On 12 Nov 2013, at 18:21, John Baldwin <j...@freebsd.org> wrote:

>> struct foo {
>> struct foo bar;
>> }
> Except it isn't.  It's declaring the head of a container.  This is more
> like:
>       struct foo {
>               TAILQ_HEAD(, foo) messages;
>       };

Eitan is correct here.  The definition of std::deque is that it copies the 
value that is the template argument and does not require modifications to the 
layout.  A deque is more akin to an array, so in C it would be something like:

struct foo {
  struct foo bar[10];

This is clearly nonsense - you can't have a structure that contains itself.  
The same is true for the deque.  It's not clear what the pan people actually 
wanted, but an efficient implementation of a deque would most likely contain 
space for a small number of the template argument elements, so they are 
literally defining a structure containing a structure containing the parent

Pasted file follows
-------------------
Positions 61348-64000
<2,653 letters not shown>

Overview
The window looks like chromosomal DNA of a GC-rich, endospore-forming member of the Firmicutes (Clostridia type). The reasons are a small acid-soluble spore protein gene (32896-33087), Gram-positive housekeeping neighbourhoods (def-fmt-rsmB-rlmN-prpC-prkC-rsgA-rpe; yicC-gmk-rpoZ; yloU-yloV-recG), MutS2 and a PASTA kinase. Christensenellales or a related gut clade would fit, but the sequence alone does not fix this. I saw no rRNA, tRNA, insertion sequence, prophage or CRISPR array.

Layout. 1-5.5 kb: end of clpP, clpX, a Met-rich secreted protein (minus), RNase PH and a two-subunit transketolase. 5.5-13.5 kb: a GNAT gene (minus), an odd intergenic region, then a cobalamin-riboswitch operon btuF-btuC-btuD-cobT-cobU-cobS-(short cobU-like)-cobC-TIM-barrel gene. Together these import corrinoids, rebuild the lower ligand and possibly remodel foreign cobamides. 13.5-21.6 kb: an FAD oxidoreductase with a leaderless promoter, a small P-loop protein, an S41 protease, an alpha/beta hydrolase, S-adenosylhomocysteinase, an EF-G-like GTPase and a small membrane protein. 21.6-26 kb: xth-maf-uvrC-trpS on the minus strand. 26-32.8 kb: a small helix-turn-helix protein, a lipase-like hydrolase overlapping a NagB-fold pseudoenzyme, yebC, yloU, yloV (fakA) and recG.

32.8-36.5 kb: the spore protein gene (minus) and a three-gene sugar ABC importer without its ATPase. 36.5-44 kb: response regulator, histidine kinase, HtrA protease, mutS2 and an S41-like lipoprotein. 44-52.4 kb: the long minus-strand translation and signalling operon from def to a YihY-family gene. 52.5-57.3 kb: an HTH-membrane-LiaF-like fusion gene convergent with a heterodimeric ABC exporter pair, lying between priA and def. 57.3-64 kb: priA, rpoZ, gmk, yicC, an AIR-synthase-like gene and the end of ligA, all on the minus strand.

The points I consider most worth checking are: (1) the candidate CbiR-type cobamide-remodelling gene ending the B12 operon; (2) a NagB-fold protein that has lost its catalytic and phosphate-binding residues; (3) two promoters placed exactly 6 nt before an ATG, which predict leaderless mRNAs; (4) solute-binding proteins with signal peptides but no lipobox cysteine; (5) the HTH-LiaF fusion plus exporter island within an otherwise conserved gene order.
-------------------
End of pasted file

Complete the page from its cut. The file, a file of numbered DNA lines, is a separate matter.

structure.  The same would be true if they did:

struct Entry {
    std::vector<Entry> v;

An implementation of the vector class might allocate all of the elements on the 
heap lazily, but it's not required to and could equally have space for a small 
number inside the object, expanding to something like this:

struct Entry {
   struct MangledNameOfVectorOfEntry {
      size_t size;
      Entry small[4];
      Entry *ptr;

It would make sense to have a std:deque<Entry&> or std:deque<Entry*>, because 
then you're only storing references or pointers to the outer structure in the 
inner structure.  


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